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feigned

[feynd] /feɪnd/
adjective
1.
pretended; sham; counterfeit:
feigned enthusiasm.
2.
assumed; fictitious:
a feigned name.
3.
disguised:
a feigned voice.
Origin
1325-1375
1325-75; Middle English; see feign, -ed2
Related forms
feignedly
[fey-nid-lee] /ˈfeɪ nɪd li/ (Show IPA),
adverb
feignedness, noun

feign

[feyn] /feɪn/
verb (used with object)
1.
to represent fictitiously; put on an appearance of:
to feign sickness.
2.
to invent fictitiously or deceptively, as a story or an excuse.
3.
to imitate deceptively:
to feign another's voice.
verb (used without object)
4.
to make believe; pretend:
She's only feigning, she isn't really ill.
Origin
1250-1300; Middle English fei(g)nen < Old French feign-, present stem of feindre < Latin fingere to shape, invent, feign
Related forms
feigner, noun
feigningly, adverb
unfeigning, adjective
unfeigningly, adverb
Can be confused
fain, faint, feign, feint.
Synonyms
4. See pretend.
Dictionary.com Unabridged
Based on the Random House Dictionary, © Random House, Inc. 2014.
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Examples for feigned
  • For all your feigned indignation, you did not read my comment.
  • The symptom or deficit is not intentionally produced or feigned.
  • And throughout his career, he feigned a lack of ambition as cover for a relentless impulse to move upward in the world.
  • To-night he departed with feigned and apologetic liveliness.
  • There will be bustle and excitement, real and feigned.
  • Optimum cutting scores are presented for forensic clinicians to use in screening defendants for feigned incompetency.
  • During his shift, one of the inmates in his custody allegedly feigned injury by lying on the floor of his cell.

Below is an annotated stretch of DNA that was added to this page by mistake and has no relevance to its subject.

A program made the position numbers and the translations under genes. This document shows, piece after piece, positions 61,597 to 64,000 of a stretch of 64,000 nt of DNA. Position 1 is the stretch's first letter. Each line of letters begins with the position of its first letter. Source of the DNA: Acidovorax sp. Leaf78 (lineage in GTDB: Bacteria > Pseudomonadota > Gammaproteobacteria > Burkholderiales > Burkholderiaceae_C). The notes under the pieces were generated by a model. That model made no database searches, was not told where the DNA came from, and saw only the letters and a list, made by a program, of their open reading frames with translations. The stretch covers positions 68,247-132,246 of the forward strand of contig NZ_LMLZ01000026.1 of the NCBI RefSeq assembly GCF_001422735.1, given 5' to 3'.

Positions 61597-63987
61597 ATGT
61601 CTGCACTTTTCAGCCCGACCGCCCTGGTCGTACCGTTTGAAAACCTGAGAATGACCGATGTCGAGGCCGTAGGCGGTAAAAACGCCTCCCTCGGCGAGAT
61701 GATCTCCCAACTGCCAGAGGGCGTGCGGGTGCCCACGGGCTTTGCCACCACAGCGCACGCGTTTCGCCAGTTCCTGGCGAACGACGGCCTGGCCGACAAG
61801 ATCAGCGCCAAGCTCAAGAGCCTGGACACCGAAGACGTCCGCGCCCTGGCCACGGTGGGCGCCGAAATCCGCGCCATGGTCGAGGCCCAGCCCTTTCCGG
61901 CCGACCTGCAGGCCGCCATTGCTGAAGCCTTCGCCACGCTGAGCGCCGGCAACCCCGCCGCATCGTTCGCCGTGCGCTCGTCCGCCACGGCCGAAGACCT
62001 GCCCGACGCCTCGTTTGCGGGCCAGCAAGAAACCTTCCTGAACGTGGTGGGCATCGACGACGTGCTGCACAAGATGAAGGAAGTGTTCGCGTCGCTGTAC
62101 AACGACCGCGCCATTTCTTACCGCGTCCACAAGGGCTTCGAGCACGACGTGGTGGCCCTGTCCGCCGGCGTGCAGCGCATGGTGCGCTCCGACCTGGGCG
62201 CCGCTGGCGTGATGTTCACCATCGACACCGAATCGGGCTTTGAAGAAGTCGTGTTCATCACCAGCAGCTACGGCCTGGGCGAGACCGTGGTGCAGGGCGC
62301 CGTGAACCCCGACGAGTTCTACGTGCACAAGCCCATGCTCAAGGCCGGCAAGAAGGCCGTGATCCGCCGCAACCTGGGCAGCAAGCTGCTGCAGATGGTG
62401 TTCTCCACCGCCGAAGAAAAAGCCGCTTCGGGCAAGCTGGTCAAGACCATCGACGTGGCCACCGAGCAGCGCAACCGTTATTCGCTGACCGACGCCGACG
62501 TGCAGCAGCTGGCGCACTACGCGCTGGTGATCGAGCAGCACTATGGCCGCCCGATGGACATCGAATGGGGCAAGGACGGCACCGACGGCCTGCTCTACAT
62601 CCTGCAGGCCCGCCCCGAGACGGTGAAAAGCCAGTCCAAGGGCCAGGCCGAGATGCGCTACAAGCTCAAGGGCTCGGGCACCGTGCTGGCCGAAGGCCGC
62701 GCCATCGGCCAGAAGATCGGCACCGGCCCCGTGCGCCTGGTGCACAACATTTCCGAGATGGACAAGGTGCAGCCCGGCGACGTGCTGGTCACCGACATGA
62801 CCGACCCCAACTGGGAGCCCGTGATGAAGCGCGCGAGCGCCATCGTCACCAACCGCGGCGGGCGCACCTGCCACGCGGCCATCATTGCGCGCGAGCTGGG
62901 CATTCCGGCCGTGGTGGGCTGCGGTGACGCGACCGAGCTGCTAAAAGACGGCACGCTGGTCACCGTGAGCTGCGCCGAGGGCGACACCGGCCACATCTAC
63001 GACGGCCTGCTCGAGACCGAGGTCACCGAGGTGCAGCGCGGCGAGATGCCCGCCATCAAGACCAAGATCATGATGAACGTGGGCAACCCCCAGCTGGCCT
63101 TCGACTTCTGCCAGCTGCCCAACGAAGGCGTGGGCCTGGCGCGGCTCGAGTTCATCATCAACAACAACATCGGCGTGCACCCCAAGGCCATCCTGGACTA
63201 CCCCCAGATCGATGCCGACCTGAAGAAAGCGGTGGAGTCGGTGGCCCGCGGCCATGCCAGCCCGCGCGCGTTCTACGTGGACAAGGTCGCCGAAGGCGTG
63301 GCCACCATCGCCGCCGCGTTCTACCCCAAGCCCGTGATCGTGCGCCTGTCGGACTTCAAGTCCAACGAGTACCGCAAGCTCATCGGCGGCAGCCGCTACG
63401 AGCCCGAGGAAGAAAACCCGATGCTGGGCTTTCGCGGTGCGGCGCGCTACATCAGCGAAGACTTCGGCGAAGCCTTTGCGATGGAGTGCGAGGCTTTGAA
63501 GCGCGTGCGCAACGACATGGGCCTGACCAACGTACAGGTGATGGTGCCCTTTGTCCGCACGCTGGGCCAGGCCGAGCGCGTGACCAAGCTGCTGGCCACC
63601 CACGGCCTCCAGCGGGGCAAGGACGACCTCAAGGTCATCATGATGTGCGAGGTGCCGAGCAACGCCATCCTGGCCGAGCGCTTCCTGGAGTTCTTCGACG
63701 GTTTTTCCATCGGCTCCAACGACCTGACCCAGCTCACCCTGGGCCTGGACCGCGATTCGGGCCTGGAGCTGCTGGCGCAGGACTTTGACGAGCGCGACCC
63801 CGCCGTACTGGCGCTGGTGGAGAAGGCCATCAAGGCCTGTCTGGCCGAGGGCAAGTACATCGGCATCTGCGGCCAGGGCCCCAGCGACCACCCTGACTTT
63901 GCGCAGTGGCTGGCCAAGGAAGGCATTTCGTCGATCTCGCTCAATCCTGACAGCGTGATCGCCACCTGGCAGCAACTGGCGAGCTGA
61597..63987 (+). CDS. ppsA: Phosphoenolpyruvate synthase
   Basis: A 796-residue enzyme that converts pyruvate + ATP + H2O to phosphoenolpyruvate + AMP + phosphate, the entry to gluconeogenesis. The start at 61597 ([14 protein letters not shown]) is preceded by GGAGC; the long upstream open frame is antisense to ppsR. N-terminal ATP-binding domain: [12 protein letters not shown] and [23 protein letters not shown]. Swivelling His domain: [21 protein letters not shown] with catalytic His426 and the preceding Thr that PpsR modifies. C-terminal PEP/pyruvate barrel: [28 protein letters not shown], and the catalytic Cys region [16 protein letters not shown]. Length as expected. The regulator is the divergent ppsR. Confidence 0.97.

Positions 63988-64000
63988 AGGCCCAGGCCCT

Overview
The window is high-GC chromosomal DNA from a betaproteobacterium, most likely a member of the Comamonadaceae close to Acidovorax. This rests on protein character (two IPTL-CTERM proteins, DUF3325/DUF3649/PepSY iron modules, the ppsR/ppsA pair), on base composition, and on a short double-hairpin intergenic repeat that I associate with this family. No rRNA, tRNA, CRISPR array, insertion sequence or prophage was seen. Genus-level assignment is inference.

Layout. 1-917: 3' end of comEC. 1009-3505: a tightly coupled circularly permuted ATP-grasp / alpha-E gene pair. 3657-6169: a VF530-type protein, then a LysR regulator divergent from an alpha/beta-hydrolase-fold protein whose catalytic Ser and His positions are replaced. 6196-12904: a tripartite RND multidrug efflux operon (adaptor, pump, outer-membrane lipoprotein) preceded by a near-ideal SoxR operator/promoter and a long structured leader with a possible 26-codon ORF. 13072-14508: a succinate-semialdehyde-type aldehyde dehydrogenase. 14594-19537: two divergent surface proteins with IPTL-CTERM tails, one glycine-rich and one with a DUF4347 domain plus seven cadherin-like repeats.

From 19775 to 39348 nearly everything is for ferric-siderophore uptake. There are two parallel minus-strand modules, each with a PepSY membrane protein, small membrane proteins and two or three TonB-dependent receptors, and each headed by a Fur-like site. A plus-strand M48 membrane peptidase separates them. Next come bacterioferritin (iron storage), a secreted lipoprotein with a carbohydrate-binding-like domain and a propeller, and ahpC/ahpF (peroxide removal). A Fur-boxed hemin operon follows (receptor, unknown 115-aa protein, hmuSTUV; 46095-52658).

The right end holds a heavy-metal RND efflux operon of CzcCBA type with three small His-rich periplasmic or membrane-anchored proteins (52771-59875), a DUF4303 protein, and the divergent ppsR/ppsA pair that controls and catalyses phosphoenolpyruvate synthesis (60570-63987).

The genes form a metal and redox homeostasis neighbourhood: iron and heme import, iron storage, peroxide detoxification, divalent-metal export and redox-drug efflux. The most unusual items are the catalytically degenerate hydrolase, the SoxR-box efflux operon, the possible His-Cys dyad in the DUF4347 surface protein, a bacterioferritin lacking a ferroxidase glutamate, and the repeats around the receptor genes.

• He then feigned falling to the floor and dropped a second package of drugs.
British Dictionary definitions for feigned

feign

/feɪn/
verb
1.
to put on a show of (a quality or emotion); pretend to feign innocence
2.
(transitive) to make up; invent to feign an excuse
3.
(transitive) to copy; imitate to feign someone's laugh
Derived Forms
feigner, noun
feigningly, adverb
Word Origin
C13: from Old French feindre to pretend, from Latin fingere to form, shape, invent
Collins English Dictionary - Complete & Unabridged 2012 Digital Edition
© William Collins Sons & Co. Ltd. 1979, 1986 © HarperCollins
Publishers 1998, 2000, 2003, 2005, 2006, 2007, 2009, 2012
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Word Origin and History for feigned

feign

v.

c.1300, from Old French feign-, present participle stem of feindre "pretend, represent, imitate, shirk" (12c.), from Latin fingere "to touch, handle; devise; fabricate, alter, change" (see fiction). Related: Feigned; feigning.

Online Etymology Dictionary, © 2010 Douglas Harper
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